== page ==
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SYMBOL Many wear crosses for different reasons

Thursday, January 29, 2004

For some, it signifies spiritual devotion. For others, it's just trendy.
When Madonna hung an oversized cross around her neck in the '80s, there was a provocative whiff, the teasing of her Catholic-girl-gone-bad persona.
Today's celebrities have rediscovered the cross and catapulted it -- jumbo-sized and jewel-encrusted -- into one of the accessories of the moment.
Only this time no teasing is involved.
Jennifer Aniston, Destiny's Child's Kelly Rowland, Penelope Cruz, Britney Spears, Catherine Zeta-Jones and Missy Elliott are some of the cross-sporting celebs.
It's predictable that teens and 20-somethings, especially those into hip-hop where glitzy crosses abound, have followed suit.
For many Americans, the cross, of course, is a symbol of spiritual devotion. And although for the devout, it's not a style choice, wearing one has never been out of fashion.
Indeed, its crossover prevalence today may be partly due to the national mind-set and a collective quest for reassurance.
"So much has happened to our country in the last two years," says Kevin Jones, fashion historian at the Fashion Institute of Design and Merchandising in California. "I have a feeling (the cross resurgence) began with 9/11, and then we went into the war on terror and then into Iraq."
Jones recalls a surge in cross-wearing during the first Gulf War in 1991, too.
The use of the cross as secular jewelry doesn't sit well with some Christians.
"To me, it detracts from it. It cheapens faith, and it doesn't serve the purpose it should," says Dr. Charles Johnson, pastor at Temple Baptist Church in Raleigh, N.C.
The only positive result would be if wearing a cross inspired a spiritual awakening in a non-Christian, Johnson says. "Maybe it'll cause somebody to think, somebody to turn around and wonder," he says.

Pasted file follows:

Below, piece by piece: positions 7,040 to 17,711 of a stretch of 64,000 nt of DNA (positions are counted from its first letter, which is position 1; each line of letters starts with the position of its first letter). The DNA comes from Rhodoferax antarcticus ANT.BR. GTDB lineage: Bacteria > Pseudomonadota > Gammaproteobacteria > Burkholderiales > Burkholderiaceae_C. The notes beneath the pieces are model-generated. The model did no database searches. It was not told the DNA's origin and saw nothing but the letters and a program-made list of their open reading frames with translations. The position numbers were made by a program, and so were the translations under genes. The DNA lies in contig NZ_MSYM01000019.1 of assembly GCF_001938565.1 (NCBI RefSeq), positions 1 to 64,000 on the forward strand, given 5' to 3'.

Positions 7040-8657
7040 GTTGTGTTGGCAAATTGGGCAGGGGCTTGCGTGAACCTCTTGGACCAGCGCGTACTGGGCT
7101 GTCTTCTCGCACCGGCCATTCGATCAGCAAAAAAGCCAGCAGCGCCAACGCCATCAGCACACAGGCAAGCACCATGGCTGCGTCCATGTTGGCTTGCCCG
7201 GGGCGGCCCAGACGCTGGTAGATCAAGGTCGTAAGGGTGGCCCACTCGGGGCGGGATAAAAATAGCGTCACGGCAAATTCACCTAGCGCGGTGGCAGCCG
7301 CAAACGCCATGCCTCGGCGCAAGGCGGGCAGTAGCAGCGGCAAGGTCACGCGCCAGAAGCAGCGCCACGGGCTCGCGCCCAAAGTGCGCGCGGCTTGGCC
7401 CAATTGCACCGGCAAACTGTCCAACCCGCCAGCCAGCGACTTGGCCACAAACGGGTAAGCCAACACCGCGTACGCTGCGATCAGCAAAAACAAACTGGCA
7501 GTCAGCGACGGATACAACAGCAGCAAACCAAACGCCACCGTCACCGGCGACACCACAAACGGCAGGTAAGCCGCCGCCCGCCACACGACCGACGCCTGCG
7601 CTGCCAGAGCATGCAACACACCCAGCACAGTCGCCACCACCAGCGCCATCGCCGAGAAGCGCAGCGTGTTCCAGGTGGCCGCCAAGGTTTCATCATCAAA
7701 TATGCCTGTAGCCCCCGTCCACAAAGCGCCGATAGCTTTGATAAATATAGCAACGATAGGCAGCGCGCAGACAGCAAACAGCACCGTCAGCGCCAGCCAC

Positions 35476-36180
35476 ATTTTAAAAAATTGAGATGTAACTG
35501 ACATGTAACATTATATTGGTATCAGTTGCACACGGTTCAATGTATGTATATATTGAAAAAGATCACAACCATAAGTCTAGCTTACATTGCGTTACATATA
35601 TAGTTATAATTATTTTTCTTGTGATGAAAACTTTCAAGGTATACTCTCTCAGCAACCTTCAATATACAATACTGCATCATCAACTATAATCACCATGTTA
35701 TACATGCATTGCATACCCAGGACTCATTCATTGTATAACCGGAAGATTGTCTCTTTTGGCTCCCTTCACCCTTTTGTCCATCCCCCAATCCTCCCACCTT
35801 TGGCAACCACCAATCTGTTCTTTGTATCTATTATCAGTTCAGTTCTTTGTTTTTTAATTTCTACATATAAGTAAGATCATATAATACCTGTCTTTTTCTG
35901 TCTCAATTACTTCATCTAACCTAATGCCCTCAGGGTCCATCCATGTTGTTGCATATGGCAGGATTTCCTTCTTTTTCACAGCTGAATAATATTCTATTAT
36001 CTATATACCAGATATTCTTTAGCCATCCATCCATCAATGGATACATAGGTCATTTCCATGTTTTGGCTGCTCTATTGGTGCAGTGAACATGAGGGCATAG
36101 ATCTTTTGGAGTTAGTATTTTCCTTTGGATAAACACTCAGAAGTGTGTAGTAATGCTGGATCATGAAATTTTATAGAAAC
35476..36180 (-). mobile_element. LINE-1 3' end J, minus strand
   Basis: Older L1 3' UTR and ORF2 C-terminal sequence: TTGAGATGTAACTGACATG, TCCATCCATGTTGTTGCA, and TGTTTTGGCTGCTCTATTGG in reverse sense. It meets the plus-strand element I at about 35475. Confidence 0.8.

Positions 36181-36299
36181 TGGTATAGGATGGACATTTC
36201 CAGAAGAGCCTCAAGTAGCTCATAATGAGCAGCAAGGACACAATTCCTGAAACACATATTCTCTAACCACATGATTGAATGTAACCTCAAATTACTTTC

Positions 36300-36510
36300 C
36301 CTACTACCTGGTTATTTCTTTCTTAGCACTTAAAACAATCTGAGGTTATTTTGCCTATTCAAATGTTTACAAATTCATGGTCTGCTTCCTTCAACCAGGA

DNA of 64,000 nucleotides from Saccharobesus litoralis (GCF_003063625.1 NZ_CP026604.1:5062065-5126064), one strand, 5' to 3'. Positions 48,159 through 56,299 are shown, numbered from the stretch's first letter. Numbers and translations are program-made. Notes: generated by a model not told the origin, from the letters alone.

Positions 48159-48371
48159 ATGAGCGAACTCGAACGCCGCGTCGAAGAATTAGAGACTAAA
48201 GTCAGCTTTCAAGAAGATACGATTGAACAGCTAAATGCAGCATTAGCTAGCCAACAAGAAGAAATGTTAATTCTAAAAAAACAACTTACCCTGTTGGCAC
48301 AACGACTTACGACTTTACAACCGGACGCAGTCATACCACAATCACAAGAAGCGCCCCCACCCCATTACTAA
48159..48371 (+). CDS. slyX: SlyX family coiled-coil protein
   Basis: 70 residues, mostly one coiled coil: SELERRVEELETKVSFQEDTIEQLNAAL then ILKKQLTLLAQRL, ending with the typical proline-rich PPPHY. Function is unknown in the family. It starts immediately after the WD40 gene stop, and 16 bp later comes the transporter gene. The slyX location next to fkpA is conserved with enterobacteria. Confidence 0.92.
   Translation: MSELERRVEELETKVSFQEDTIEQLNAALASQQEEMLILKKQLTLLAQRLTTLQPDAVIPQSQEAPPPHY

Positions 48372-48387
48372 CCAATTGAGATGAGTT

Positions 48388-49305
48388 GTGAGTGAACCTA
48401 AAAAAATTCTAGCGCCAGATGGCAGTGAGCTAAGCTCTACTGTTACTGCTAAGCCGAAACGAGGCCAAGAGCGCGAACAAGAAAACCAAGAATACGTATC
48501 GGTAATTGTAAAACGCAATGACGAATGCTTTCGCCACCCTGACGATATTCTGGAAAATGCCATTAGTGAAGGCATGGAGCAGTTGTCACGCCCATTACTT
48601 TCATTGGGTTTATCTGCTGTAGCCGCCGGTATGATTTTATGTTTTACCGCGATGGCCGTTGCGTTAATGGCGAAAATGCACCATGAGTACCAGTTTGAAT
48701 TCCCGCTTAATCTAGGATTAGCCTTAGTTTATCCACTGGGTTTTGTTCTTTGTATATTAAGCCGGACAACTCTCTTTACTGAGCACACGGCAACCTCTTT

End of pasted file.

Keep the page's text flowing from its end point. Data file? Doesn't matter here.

Other views
Other Christians see it differently. April Briscoe, 26, of Raleigh, has a collection in black, white, blue and gray. She matches them with different outfits. But her crosses are not a badge of faith.
"I am Baptist, but it doesn't mean anything to me religiously. I just like to wear it," she says. "I have friends who wear (a cross) because they're into that goth-type thing."
Merchants say that shoppers who buy crosses for religious reasons tend to choose discreet crosses, which become highly personal and beloved keepsakes.
It's the secular hipsters and bling-bling lovers who gravitate toward the ritzy styles -- bulky sterling silver crosses studded with sparkling cubic zirconias.
"I don't think it's for the religious part," says Jennifer Cammuso, a sales associate at a Raleigh, N.C., mall "It's because they're cool. It's what they're wearing now. It's flashy."
In 2004, expect to see layers of crosses dangling from multiple chains around trendy necks, a look already spotted on actress Lara Flynn Boyle, says Amanda Berg, a spokeswoman for the national Jewelry Information Center.
Because sentimental styles are also big this year -- hearts, charm bracelets -- don't assume folks piling on crosses don't have personal, spiritual reasons.
"I think a lot of it is wanting to accessorize and to make a statement about yourself," Berg says. "I am fashion-forward, but I'm also devoted."